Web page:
I’ve never been a purist and will do just about anything to get a fish to eat, but there is something undeniably special about dry fly fishing. When the conditions are right on a river like the Delaware, I’d almost rather search for hours without a cast, waiting for a rise, than to pound the bottom where I might have better luck.
And so, with a summer gig working on the West Branch of the Delaware River, I found myself in the market for a dry fly rod. I decided to try my luck with the ECHO Dry in a 5 weight. As luck would have it, I caught a fish on my fist cast with the new stick. I drove down to a public access after work and watched the water for about 45 minutes before making one short, accurate cast followed by a delicate sip and an airborne trout. While my luck ran out soon after, the rod did what I asked it to do on that day and many others.
The ECHO Dry is, you guessed it, Tim Rajeff’s dedicated dry fly offering. Ranging from 2wt to 6wt, the 9’ ECHO Dry is designed for accurate and delicate casts at “real fishing distances.” All weights come in a green four piece medium-fast action blank, with stainless and low-friction ceramic guides, and a carbon fiber reel seat. The rod is paired with a hard plastic tube with cloth exterior.
If you’re looking for an affordable rod to lay down that perfect drag free drift, take a hard look at the ECHO Dry.
The Dry is considerably more delicate than other ECHO trout offerings like the ECHO Carbon XL or ECHO 3. ECHO describes the Dry as medium-fast action and overall, it is, but while sporting a relatively soft tip, which serves its goal of being a dry fly specialist well. For those that have cast similarly tailored rods, expect the Dry’s action to land somewhere between the G. Loomis NRX LP and the Orvis Recon.
The rods run true to line weight and are designed to load optimally for the 25-50 foot cast. I could pretty comfortably shoot 50 or 60 feet or more on the casting pond, and sometimes even the whole line. While a tough rod to aerialize a lot of line with, you can still put a few hauls in and send it.
The ECHO Dry is a great option for shallow wade fishing, but really excels out of a drift boat where you are generally above the action and have plenty of room to cast. As with other soft-tipped, 9’ rods, I had trouble making those same 50 foot casts with delicacy when wading much deeper than my hips. A better, or taller angler might have more luck.
Flex and feel
The flex of the rod is great for fighting fish on light tippet, and the action suits the different types of casting, false casting, and mending you will need to execute in topwater situations. The soft tip makes for dainty landings, and the high-mid flex of the rod is great for throwing slack into your drifts and making quick mends.
The ECHO Dry has excellent control in its 25-50 foot optimum range. It is responsive and allows for presentations that are a bit more nuanced than those made with a stiffer, fast-action rod. A slower, softer casting stroke will help you tap into what this rod is all about.
Aerial mending, reach casts, wiggle casts, and the like are a breeze on the Dry. Switching from dries to small indicator nymph rigs was comfortable, and with the Rio Trout LT, roll casting and feeding/mending an indicator drift was buttery smooth.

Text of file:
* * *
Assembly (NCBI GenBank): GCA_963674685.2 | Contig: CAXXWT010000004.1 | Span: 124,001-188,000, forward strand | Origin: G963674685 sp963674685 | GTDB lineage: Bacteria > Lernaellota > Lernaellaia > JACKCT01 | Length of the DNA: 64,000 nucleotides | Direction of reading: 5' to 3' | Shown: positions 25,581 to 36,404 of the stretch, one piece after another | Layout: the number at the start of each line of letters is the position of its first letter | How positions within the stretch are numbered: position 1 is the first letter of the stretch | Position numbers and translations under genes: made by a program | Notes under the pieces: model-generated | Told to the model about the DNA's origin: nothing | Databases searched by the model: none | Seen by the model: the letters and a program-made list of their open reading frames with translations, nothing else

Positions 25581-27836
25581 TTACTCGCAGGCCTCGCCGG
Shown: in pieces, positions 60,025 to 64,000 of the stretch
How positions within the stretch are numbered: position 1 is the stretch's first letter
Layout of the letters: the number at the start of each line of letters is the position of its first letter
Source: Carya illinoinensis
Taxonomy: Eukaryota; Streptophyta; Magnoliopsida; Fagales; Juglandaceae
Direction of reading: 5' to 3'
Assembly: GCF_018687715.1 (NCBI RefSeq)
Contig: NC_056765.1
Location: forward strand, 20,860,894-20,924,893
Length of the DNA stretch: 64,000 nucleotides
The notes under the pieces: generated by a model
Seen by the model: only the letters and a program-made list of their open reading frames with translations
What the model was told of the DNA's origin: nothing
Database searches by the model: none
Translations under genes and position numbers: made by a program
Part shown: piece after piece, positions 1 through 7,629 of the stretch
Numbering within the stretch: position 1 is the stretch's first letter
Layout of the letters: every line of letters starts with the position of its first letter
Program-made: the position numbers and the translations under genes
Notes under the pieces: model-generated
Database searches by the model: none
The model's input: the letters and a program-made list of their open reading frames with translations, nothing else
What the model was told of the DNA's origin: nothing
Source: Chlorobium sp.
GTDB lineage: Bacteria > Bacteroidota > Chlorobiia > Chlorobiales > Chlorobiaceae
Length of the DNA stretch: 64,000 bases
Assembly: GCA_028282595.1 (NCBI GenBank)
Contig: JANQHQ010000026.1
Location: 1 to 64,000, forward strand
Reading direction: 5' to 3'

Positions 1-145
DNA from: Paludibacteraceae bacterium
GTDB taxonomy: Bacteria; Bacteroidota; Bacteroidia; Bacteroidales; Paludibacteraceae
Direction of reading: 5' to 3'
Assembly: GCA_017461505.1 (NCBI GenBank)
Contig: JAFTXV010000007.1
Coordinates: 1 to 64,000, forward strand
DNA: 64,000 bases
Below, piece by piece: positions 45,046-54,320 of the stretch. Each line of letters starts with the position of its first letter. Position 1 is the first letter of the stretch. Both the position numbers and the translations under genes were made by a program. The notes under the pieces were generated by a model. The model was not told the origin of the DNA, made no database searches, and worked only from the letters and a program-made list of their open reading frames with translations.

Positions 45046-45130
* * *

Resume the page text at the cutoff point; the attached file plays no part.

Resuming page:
Price and warranty
The ECHO Dry is a darn good rod for its modest $229 MSRP. There aren’t a lot of dry fly-specific rods at that price point. Affordability has always one of ECHO’s selling points and they keep delivering the goods. The ECHO lifetime warranty is also hard to beat. I broke a different ECHO rod in an unfortunate drone accident (yes, really) and ECHO had a replacement in my hands in about a week for $35 plus shipping.
While the Dry is able to cast a variety of lines well, for my casting style, the ECHO Dry favored lines like the Rio Gold and Orvis Hydros HD, while over-lined options like the Scientific Angler MPX and Rio Grand were overkill for the action. For the fishing I was doing, the delicate pairing of the ECHO Dry and long front-tapered lines like the RIO Trout LT or the Scientific Angler Versatile Presentation Taper (VPT) was the way to go.
Not a lot of tricks to this pony
As its name suggests, the ECHO Dry does one thing better than any other and that’s gently plop a dry fly in the right spot to setup the perfect drift. But the ECHO Dry is a specialist, and if you’re aiming to fish this rod beyond dry fly fishing, it is important to understand its limitations. For nymphing, the Dry is somewhat limited to small indicators and relatively light nymph rigs. It's a bit soft for hook setting on long indicator drifts or making long roll casts or mends, but performs well enough while tight line nymphing or swinging wet flies. A 5 or 6 weight might be able to fish some streamers, but it wouldn’t be my top choice beyond small wooly buggers, deceivers, etc., on a dead drift. And expect the Dry to be a bit too delicate on big rivers like the Delaware when the wind kicks up.
It's also kind of a bummer that the Dry only comes in a 9’ blank, as I would have liked try out a 10’ configuration.
Overall, the ECHO Dry is an extremely castable rod—with the softness and finesse required for delicate dry fly fishing—that is well worth the price of admission. I have come to enjoy the feel of this rod despite my fast and aggressive casting tendencies. It has been an overall excellent performer during both the wade and drift boat fishing I’ve tasked it with it. Through much of the blank, it provides that fast-ish action that many of us prefer while, via its soft tip, offering enough feel to excel at the dry fly game. Paired with the right line, this rod is very precise and controllable within its effective range—that 25 to 50 foot sweet spot. If you’re not looking to drop the dough on what can often be significantly spendy dry fly specialist rods, the ECHO Dry is a compromise that isn't much of a compromise at all.